Saturday, February 21, 2009

Jesus still baffles

The elder teen (I'm not going to be able to write this much longer) asked what the parables of the mustard seed and the woman and the yeast were doing in this place in Matthew 13? It seems that we have the parable of the sower, where Jesus is the sower. Then we have a set of three: I call these a unit because he explains the parable of the wheat and tares in 13:34-43, i.e., after the mustard and yeast parables. So these three at least go together.

But why? I can't quite figure it out, and there are at least two general explanations I've found. One, on p.953 of the Wycliffe Bible Commentary (but I'm not sure if the link matches the edition on my shelf), asserts that the birds in the branches, like the birds in the parable of the sower, represent deception from the devil. The yeast in the next parable, like the yeast in most other places in the Bible, represents corruption.

This idea appeals to me because the parable of the wheat and the tares is about how enemies invade the kingdom as it grows; the birds nest in the branches of the kingdom (ready to steal a little more truth?); a little yeast invades the whole lump of dough (as the Apostle Paul wrote elsewhere, not optimistically).

Now most other places I looked (including this passage from Edersheim's Life and Times of Jesus the Messiah) say that these illustrations aren't intended to be mathematical -- e.g., birds don't always mean the same thing, yeast doesn't always mean the same thing -- and that the parables have to do with the growth of the kingdom: the mustard seed meaning the growth of the Kingdom throughout the world, and the yeast meaning the growth of the Kingdom within an individual soul. Did not our Lord say, "the kingdom of God is within you" (Luke 17:20-21)?

Which of these explanations is right? I'll tell you: I don't know.

But here's what I think today. If we look at the sequence of the parables, here's what it looks like to me:
  • the sower: seeds represent hearers, birds represent deception;
  • wheat and tares: growth of the kingdom, tares (planted by enemy) grow together with the kingdom;
  • mustard seed, meaning maybe growth of kingdom in numbers of souls (possibly with some deceivers mixed in)?
  • yeast in the dough, meaning maybe growth of kingdom in an individual soul?
  • treasure in the field (13:44), and
  • excellent pearl (13:45-46), meaning... how an individual responds to the kingdom?
  • the net (13:47-50), which is not quite identical to the wheat and the tares -- except here we have good and bad fish, but the enemy is not mentioned.
So what's the arc of the argument? I think Jesus is exhorting us to be full participants in the kingdom.

In chapter 12, Jesus is disputing with the Pharisees -- whose problem is that they really don't get it. They ignored God, and focused too much on rules, which should have led them to God. They were so deceived, in fact, that when God in the flesh came to them, they mistook God for the devil. Matthew then mentions the visit of Jesus's mother and brothers -- and Jesus redefines family, who's inside and who's out, based on doing the will of God.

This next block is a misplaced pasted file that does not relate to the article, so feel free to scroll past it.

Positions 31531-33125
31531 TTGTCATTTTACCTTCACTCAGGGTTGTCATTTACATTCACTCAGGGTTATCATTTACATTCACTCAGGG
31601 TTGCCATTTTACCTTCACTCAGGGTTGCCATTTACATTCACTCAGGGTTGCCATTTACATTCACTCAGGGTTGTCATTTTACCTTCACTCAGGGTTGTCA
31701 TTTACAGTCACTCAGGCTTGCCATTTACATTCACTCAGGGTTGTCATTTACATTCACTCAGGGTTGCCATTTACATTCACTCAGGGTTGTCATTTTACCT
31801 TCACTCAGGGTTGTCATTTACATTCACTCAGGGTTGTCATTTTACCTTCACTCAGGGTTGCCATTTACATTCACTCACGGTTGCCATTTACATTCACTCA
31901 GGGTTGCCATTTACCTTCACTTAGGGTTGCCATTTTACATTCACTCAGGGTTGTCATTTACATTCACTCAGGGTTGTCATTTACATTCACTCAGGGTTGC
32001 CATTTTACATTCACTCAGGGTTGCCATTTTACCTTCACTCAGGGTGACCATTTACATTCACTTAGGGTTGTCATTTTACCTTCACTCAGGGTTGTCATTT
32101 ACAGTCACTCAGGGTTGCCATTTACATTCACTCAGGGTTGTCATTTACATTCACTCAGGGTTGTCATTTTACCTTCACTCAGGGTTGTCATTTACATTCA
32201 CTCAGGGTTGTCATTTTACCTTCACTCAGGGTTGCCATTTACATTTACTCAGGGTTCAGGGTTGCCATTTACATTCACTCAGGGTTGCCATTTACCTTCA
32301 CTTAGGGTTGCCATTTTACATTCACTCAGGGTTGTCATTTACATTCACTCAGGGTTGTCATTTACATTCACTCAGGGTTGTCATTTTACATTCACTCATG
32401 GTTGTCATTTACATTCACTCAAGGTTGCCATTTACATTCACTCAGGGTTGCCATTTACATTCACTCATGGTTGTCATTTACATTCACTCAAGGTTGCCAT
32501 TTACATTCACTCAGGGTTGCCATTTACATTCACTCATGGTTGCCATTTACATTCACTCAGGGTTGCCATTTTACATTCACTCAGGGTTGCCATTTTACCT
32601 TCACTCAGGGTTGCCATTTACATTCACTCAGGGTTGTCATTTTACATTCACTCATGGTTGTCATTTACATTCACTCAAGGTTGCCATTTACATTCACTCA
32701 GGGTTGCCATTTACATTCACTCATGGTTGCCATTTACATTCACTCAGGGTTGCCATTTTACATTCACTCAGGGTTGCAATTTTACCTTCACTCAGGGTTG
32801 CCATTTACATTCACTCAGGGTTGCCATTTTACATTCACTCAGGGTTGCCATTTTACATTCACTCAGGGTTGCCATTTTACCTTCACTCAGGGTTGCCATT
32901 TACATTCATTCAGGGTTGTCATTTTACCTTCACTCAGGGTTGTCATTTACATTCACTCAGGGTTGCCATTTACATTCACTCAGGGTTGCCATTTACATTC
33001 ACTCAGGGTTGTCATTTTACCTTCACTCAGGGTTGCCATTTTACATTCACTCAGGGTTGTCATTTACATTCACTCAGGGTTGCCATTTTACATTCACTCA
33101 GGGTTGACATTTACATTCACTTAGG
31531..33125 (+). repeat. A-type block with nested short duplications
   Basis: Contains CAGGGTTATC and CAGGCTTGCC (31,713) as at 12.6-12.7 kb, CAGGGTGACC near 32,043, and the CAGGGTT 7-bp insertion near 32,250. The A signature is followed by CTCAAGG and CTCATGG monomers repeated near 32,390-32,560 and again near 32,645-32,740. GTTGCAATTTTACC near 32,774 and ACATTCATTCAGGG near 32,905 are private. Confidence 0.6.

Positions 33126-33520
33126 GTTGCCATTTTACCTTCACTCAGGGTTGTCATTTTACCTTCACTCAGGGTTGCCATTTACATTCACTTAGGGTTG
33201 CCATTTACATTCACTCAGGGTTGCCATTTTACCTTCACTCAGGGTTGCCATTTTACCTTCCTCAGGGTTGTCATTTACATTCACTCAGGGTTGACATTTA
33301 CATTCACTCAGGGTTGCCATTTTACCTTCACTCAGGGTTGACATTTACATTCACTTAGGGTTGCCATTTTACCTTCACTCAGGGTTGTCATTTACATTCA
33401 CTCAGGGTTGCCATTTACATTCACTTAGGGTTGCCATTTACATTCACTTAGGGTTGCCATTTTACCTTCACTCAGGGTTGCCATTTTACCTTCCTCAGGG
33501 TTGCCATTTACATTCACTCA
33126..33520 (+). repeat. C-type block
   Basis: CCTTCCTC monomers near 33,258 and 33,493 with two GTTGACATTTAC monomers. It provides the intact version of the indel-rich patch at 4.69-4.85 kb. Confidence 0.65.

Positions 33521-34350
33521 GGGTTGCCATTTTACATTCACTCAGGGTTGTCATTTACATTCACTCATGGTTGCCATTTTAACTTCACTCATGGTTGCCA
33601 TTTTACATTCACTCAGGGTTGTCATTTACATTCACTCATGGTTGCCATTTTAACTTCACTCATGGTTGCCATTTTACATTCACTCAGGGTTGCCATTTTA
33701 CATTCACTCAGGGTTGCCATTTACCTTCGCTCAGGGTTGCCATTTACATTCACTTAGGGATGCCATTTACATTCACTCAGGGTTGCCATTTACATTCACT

So I think what comes next is: here's how people react to the word (i.e., Jesus's teaching) -- the parable of the sower; some will look like they're in the kingdom because they're found near subjects of the kingdom (wheat/tares and net/fish parables). These two bracket the set of four very short parables. Jesus shines the spotlight first on the macro (or what Edersheim calls extensive) growth of the kingdom (mustard-seed), then on the internal or intensive growth (yeast) of the kingdom within an individual soul. The spotlight then moves, in the parables of the field and of the pearl, to the question of how someone reacts to the news of the kingdom. We might abandon all else to buy the field and the treasure (the treasure would after all be sufficient to allow re-purchase of everything we gave up) -- but if we really understood the value of the kingdom, we would ideally want the kingdom for its own sole sake (parable of the merchant and the pearl).

Because of this possible (?) flow of the argument, and the possible application to our lives, I think the "majority" interpretation is probably correct, and that the editors of the Wycliffe Bible Commentary probably missed the boat on this one. (They interpreted the field and pearl parables as descriptions of what Jesus Christ did, which on one hand is more consistent in that the actors are Jesus or heavenly beings as in the net/fish, wheat/tares, sower parables -- but on the other hand does not really fit into the flow of the argument.)

1 comment:

Michael F. Martin said...

Any great literature works on multiple levels, and the gospels are great literature and more.

But I'm partial to the growth-related interpretation. You're going to say I have a one-track mind (and you'd be justified), but these passages were referenced in that earlier post I did on Waywords about the Kingdom of Heaven as superorganism. Growth happens in time, and (except in some Platonic realm) cycles in time mean evolution.

In each of the three parables, things look one way at a first moment in time, but very different a second (later) moment. One prescriptive point is that we should anticipate change. Another is that God is the source of change.